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ORIENT TENDENCIES
Orient Tendencies no 150
 
 

Orient Tendencies

Monday September 23, 2013, no150

 

Weekly information and analysis bulletin specialized in Arab Middle Eastern affairs prepared by neworientnews.com

Editor in chief Wassim Raad

wassimraad73@gmail.com

New Orient Center for Strategic policies

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Bashar al-Assad wins the battle

of communication


 

By Ghaleb Kandil

U.S. and European media have recently published dozens of articles on Syria, citing issues they didn't evoke for more than a year. Images of the atrocities committed by the rebels have been published and photos on beheadings, cannibalism and other barbaric acts perpetrated by pseudo- revolutionaries have emerged. This growing media awareness coincided with threats of military aggression against Syria, launched by President Barack Obama.

This change in tone is especially illustrated by the severe indictment against Obama on FoxNews, the done by the famous Judge Jeanine Pirro on September 12. This TV station, run by the Conservatives, has engaged in a political trial against the decision of the war against Syria. Its conclusion was that Barack Obama wants to start a new military adventure in the service of Al-Qaeda Service, that is fighting the Syrian state.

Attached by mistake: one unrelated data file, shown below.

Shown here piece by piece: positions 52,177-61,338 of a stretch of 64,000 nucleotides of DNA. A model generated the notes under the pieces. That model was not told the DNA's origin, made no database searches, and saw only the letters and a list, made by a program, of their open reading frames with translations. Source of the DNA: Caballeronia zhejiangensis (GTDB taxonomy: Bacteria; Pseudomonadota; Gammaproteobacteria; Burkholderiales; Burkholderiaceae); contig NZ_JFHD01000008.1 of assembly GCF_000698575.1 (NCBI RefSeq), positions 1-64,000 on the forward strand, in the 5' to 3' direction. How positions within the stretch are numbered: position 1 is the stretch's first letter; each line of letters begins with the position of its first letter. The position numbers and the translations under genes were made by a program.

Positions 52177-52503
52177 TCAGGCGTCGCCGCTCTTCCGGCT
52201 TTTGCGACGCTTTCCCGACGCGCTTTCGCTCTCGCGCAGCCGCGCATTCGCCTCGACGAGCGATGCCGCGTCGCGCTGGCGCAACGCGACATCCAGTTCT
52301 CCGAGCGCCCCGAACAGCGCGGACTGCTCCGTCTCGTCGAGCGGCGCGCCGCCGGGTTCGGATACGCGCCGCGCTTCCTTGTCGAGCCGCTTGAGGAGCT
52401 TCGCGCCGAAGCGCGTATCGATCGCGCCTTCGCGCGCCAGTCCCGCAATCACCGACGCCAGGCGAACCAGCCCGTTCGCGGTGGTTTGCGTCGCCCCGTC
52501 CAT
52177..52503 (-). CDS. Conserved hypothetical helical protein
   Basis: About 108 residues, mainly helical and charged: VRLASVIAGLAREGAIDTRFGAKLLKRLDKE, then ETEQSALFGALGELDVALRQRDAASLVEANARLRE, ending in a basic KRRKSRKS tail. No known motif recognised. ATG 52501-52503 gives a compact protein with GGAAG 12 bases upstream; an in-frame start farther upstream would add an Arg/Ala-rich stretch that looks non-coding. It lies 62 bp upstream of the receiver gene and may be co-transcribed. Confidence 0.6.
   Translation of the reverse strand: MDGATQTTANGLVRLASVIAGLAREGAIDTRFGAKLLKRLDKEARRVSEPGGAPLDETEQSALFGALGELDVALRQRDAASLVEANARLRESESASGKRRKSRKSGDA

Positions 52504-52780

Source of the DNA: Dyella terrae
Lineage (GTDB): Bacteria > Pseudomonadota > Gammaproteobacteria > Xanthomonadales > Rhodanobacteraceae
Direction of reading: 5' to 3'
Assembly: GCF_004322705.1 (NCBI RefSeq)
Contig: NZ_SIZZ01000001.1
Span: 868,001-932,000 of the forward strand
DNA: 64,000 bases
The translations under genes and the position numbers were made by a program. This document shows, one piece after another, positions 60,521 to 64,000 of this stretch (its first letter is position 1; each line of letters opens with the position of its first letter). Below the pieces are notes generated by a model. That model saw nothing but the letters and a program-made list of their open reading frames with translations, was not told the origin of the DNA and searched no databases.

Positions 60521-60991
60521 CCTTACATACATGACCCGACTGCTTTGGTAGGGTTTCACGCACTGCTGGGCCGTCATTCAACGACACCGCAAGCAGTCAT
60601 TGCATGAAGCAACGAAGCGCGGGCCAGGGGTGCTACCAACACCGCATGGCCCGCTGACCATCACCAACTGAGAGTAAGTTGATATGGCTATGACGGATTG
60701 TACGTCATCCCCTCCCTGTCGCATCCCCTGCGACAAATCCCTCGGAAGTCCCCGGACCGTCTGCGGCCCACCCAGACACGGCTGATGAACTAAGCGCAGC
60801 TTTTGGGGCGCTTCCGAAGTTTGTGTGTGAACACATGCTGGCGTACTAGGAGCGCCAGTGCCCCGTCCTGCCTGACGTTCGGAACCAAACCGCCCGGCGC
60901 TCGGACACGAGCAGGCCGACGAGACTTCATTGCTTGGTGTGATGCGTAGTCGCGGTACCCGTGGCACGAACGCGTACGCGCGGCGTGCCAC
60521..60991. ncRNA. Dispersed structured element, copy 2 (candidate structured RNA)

Facts have proved them right. Al-Qaeda have launched last week a general attack to take control of northern Syria, after extending its hegemony over large portions of Deir Ezzor, Raqqa and Hassaké.

At the same time, the first deputy director of the Russian Federal Security Service (FSB) Sergei Smirnov said between 300 and 400 Russian mercenaries fighting are in Syria in the ranks of extremists. These mercenaries "will eventually return. This is, of course, a great danger," the official said.

Last Wednesday, the French Minister of the Interior , Manual Valls , stated that 130 French nationals fight in the ranks of extremists Syria, noting that their return to France was a source of concern because of the potential threat they may pose.

This change of attitude on the part of Western media is due, first, to the failure of the war launched against the Syrian state for two and a half years by the Western governments, reactionary monarchies of the Gulf and Turkey. In addition, all the polls in the United States, France, Germany and Britain showed that the public opinion is opposed to the war against Syria. In the UK, Parliament expressed the will of the people by prohibiting the Prime Minister David Cameron to participate in any aggression against Damascus.
The popular rejection of a new war is due to the defeat of the United States and its allies in Iraq, Afghanistan and the Gaza Strip, and in three Israeli wars against Lebanon in 1993, 1996 and 2006. These conflicts have had a serious impact on Western economies and left deep scars in the collective memory of the people. The resistance of the Syrian government against the universal war against him, the fall of the Muslim Brotherhood in Egypt and the weakening of Turkey, have reinforced public opinion in his pacifist choice.